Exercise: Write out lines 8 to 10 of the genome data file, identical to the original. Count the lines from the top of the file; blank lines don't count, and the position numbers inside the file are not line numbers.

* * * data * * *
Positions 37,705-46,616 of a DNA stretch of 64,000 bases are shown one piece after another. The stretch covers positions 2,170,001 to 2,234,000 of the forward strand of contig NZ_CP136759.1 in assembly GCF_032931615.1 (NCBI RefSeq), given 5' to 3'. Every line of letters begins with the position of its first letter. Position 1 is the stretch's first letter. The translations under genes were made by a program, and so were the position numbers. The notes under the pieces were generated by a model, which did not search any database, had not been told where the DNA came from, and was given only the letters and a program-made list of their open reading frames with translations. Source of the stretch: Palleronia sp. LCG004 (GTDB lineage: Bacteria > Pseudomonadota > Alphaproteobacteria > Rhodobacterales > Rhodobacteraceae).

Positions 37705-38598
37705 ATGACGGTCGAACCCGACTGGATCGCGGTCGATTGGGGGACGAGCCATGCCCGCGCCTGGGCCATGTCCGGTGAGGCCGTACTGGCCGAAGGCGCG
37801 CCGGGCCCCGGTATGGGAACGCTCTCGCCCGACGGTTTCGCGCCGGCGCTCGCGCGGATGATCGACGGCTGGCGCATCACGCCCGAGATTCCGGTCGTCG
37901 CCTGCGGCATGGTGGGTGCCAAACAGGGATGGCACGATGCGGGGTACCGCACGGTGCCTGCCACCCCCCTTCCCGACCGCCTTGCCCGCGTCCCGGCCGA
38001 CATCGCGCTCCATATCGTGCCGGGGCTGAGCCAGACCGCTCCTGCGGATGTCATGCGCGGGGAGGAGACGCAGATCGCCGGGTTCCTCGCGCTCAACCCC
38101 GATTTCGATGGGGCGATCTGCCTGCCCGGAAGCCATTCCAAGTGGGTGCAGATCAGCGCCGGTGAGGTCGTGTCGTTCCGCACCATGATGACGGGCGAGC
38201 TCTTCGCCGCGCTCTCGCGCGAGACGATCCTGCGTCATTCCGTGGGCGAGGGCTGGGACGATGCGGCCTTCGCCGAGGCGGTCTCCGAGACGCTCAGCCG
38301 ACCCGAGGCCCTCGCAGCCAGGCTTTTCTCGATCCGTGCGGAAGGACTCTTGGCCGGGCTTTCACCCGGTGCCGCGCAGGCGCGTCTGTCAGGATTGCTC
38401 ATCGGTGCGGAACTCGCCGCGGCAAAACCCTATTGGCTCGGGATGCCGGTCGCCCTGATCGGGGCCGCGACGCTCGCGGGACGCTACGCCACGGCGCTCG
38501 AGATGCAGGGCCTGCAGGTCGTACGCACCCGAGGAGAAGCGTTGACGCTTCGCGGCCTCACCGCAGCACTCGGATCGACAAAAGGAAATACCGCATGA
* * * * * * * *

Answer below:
38201 TCTTCGCCGCGCTCTCGCGCGAGACGATCCTGCGTCATTCCGTGGGCGAGGGCTGGGACGATGCGGCCTTCGCCGAGGCGGTCTCCGAGACGCTCAGCCG
38301 ACCCGAGGCCCTCGCAGCCAGGCTTTTCTCGATCCGTGCGGAAGGACTCTTGGCCGGGCTTTCACCCGGTGCCGCGCAGGCGCGTCTGTCAGGATTGCTC
38401 ATCGGTGCGGAACTCGCCGCGGCAAAACCCTATTGGCTCGGGATGCCGGTCGCCCTGATCGGGGCCGCGACGCTCGCGGGACGCTACGCCACGGCGCTCG